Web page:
Interviews with Su Beng and Lu Chyi-Horng

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Su Beng is a Marxist historian and veteran Taiwanese independence fighter
With the CSSTA, just as in the past, the KMT government is not keen on public discussions about political decisions. It inherited and preserved the occupying Japanese government's colonising features, even after democratisation. The historical facts about Taiwan's development have been suppressed in the official history that generations have been taught. Hence, what is really astonishing about the occupation is that, in this movement, we Taiwanese were able to say for the first time in a united manner - we are not Chinese!

The mobility and imagination shown by the young generation in this protest underlines the important nature of the struggle as doubled edged: against the KMT's rule in Taiwan, and against Beijing's political invasion.

Though Taiwan's capitalism is highly developed, the working class here remains mainly under the shadow of the KMT's propaganda. Thus, despite there being many workers' organisations, most of these unions care only about the wages issue but not about progress, about self-liberation, or about the socialist struggle. The problem is how to explain their historic role and their revolutionary task to individual workers. That is yet to be figured out.


Lu Chyi-Horng is an activist in the National Alliance for Workers of Closed Factories and advisor to Taoyuan County Industrial Union


Tell us about the "Vulgar Commoners' Liberated Area".

Some advisors of the occupation framed the controversy as a violation of democracy, a matter of procedural justice. We disagreed. For us, Taiwan's democracy never really existed. We thought it necessary to extend the issue to an anti-neoliberal agenda.

When supporters gathered outside the Legislative Yuan, some anti-China language was employed to mobilise public opinions. We disagreed with this. Anti-China sentiments are not necessarily intrinsic in Taiwan; it's rather that the people's experience of oppression has been constructed by that kind of discourse.

The scale of the movement was huge but, apart from the sit-in protest, supporters haven't really been offered any way to relate to the struggle. When there was a change in the central demand, they were unable to take part in decision-making. That's why we formed a forum with activist groups that share a similar agenda to ours. This later became the so-called "Vulgar Commoners' Liberated Area" within the sit-in protest. We wanted to do what we could to influence the movement: to challenge the relationship between the spokespersons/activists and other participants, and to redirect the ideology of the movement.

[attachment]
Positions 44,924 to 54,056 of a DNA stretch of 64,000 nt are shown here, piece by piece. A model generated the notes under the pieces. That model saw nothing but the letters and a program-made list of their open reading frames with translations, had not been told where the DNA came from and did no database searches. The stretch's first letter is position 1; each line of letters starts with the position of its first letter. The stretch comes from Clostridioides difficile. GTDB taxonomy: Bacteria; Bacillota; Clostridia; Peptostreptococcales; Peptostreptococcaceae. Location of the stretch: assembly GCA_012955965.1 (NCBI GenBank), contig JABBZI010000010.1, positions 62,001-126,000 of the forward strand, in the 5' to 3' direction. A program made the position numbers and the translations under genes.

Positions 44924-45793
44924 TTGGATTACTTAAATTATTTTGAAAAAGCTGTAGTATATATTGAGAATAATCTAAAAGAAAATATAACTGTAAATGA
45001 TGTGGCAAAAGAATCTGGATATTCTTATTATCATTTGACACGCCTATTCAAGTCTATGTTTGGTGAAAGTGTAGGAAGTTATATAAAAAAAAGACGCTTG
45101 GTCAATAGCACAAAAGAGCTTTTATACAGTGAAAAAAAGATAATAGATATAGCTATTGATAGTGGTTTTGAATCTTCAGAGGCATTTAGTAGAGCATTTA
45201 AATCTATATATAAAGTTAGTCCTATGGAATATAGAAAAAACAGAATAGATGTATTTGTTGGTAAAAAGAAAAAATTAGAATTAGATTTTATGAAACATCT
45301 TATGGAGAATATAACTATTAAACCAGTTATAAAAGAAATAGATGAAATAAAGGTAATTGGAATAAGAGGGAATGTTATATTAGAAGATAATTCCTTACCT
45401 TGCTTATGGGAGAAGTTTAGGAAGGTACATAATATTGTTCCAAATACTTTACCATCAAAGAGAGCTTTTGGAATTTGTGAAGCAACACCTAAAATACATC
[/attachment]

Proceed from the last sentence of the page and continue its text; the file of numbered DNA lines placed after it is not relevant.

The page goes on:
Is the Cross-Strait Service Trade Agreement the only way to counter the economic imperialism of the West?
The logic of this analysis, that fighting against the US and the West is equivalent to fighting against capitalism, is simultaneously too abstract and too simplified. How come Chinese capitals are not also capitals? Capitalist exploitation is not only directed by the West. And there is, in any event, US capital behind many Chinese capitals. One of the benefits of the CSSTA for capital is precisely that it could serve as the bridge for foreign investors who want to enter China's market through Taiwan.

This kind of argument cannot explain in what way these free trade agreements would benefit the working class in Taiwan. Would it be of any use to Taiwanese workers if Asia adopted China's Yuan Renminbi as the common currency?

We completely disagree with the argument that capital must first be accumulated by the capitalists in order to be distributed to the workers. The bitter reality is that for over a half century, there has been accumulation without distribution in Taiwan. Real wages have been falling despite the growth of the economy.

Interviews conducted by Man-Yun Kao
See Taiwan: a people reborn by Man-Yun Kao
See also Taiwan and China: promise and threat by Tom Hickey